9 things to do differently in the garden this year
What will you be doing differently in the garden 2016? I’ve looked back over the pictures and interviews of last year to see what new tips, directions and ideas will be on my must-do list…
Discover the power of black
Black is a recessive colour, and is good for smaller gardens because it makes boundaries recede. That makes gardens feel a bit larger. And it’s a terrific background colour for plants, as you can see from this beautiful garrya elliptica over-hanging a neighbour’s fence.
I picked this tip up from award-winning garden designer Charlotte Rowe. Many of her designs are for town gardens and when she suggests black as a fence colour, people worry that it may make the garden look too dark. But it doesn’t – it creates more of a sense of space than a pale fence would. It’s smart.
Take a new look at ‘unfashionable’ plants…
Conifers, evergreen shrubs, repeat flower hybrid teas…they’re all due for a revival. Having spent a lifetime in magazine journalism, I adhere to the theory that ‘what goes down must come up’ – a very stylish art editor colleague bought an Issey Miyake dress for my wedding in 1989, and has since brought it out every five years and worn it throughout the winter before putting it away for another four years . Garden fashions filter down more slowly than frocks, but the same principle applies.
I went to a Garden Museum talk by Christopher Bradley Hole a few months ago. He is a ‘modernist’ and is responsible for the creation of much of today’s modernist prairie look. Tim Richardson, interviewing him, asked what the next big direction in garden design will be. Bradley Hole replied: ‘I never used to be interested in shrubs and pruning, but I’ll be working with them more and more.’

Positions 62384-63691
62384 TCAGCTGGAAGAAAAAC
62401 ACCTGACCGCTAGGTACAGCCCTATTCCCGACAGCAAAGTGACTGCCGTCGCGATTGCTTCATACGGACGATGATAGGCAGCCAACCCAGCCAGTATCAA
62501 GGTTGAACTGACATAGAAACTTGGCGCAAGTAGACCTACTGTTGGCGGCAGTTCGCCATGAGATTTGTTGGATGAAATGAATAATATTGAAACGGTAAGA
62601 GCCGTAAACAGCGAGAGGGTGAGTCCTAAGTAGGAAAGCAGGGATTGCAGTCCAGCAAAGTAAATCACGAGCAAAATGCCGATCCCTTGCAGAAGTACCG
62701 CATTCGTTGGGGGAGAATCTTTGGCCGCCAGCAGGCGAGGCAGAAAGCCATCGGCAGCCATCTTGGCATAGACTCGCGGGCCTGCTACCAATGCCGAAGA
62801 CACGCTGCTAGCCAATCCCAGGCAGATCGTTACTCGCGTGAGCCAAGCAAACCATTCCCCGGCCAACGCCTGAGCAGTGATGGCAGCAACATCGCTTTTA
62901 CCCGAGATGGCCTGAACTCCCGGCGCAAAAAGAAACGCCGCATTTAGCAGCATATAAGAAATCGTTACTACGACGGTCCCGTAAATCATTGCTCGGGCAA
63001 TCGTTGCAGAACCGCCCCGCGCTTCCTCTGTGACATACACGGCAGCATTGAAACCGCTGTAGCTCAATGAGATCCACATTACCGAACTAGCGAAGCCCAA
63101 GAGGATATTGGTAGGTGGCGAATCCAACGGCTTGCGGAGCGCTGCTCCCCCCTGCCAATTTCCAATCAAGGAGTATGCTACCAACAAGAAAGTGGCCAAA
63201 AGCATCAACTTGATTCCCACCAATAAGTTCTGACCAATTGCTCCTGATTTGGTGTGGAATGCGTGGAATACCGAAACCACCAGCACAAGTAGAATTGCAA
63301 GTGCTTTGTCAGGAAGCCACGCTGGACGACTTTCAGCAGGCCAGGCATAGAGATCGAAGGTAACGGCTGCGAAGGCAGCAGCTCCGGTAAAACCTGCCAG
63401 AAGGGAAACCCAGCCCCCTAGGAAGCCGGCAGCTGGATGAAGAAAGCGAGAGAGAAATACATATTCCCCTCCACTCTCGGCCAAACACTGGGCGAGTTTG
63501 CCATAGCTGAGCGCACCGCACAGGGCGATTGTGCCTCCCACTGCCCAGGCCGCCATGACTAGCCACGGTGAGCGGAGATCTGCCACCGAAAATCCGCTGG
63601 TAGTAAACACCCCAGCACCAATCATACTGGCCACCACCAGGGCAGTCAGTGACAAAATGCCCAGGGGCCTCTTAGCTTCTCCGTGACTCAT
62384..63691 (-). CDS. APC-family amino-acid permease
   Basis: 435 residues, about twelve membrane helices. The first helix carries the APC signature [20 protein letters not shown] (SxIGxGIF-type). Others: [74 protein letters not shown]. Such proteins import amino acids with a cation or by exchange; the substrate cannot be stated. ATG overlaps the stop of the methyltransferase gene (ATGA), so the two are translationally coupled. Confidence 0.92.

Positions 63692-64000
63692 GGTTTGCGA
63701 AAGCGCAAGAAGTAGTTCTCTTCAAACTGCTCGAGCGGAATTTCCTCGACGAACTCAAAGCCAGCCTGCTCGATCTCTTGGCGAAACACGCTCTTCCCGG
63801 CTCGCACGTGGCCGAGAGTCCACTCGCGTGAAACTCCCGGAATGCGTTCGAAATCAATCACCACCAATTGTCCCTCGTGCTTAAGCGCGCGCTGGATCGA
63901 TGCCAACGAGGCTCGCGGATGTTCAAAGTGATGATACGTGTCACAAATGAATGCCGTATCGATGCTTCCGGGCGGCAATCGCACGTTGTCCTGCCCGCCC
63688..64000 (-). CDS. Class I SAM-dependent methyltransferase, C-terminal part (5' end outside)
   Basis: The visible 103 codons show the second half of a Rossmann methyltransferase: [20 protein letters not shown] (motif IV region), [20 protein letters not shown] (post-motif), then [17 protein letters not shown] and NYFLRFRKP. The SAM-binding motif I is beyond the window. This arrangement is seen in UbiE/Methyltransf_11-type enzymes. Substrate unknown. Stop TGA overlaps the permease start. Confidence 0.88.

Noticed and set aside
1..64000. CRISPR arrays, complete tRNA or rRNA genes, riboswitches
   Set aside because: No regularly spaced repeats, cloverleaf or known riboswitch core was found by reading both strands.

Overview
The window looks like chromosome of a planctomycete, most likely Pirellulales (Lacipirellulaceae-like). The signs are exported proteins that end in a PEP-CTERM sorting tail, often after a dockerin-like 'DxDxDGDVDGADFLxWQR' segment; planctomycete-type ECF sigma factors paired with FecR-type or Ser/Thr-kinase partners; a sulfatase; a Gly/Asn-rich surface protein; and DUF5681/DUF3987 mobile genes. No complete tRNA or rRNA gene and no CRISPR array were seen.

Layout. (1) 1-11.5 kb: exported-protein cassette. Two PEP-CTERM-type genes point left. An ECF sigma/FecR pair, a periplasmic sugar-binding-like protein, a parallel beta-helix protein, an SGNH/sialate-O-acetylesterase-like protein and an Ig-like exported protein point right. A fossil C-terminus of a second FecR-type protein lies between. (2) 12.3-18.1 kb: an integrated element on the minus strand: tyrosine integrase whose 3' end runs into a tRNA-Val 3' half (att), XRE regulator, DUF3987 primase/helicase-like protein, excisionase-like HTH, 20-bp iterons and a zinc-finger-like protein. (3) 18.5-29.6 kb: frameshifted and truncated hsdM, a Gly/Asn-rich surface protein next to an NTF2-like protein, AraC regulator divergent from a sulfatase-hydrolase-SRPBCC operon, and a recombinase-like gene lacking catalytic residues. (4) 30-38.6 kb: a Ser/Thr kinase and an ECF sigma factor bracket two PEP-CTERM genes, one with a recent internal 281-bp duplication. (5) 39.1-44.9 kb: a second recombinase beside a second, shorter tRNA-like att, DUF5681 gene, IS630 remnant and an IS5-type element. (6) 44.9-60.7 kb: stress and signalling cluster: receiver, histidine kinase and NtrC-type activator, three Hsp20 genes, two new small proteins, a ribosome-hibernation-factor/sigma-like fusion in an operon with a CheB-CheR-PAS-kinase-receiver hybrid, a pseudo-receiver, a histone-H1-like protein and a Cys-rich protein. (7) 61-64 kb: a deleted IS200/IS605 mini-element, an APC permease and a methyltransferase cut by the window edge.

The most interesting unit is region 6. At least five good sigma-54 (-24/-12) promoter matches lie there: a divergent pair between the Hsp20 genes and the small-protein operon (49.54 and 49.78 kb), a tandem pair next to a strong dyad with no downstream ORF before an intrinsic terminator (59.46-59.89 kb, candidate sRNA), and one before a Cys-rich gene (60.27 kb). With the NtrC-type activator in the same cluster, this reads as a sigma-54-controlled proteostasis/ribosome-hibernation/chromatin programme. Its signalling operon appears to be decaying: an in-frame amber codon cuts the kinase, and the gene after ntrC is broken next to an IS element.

For example – roses….
Under the ‘what goes down must come up’ (WGDMCU) theory, roses should be getting more sculptural and reminiscent of the hybrid teas of the 1960s and 70s.
To prove my point, the RHS selected a yellow rose called ‘Sunny Sky’ as Rose of the Year 2016. It’s much less frothy and bosomy than the ‘old-fashioned’ roses that have dominated the scene in recent years (and it’s yellow, a colour which has been disapproved of in some gardening circles since Vita Sackville-West and Virginia Woolf. I rest my case…). I don’t suppose the RHS were specifically setting out to prove my point, of course.
Try out new ideas in pots first
Pruning is the new black…
Christopher Bradley Hole says that he’s been inspired by the way the Japanese prune their trees and shrubs. Japan’s small town gardens often have one perfectly pruned tree as their focus. Posy Gentles learned about French ‘transparent’ pruning a few years ago and has done it on our cotinus coggyria ‘Grace’. This was a shapeless shrub that grew into a tree, and its magnificent leaf colour make it a dominant (and much loved) feature of the garden. She pruned and shaped it for me early in 2015. It received double the compliments afterwards and is so much more beautiful.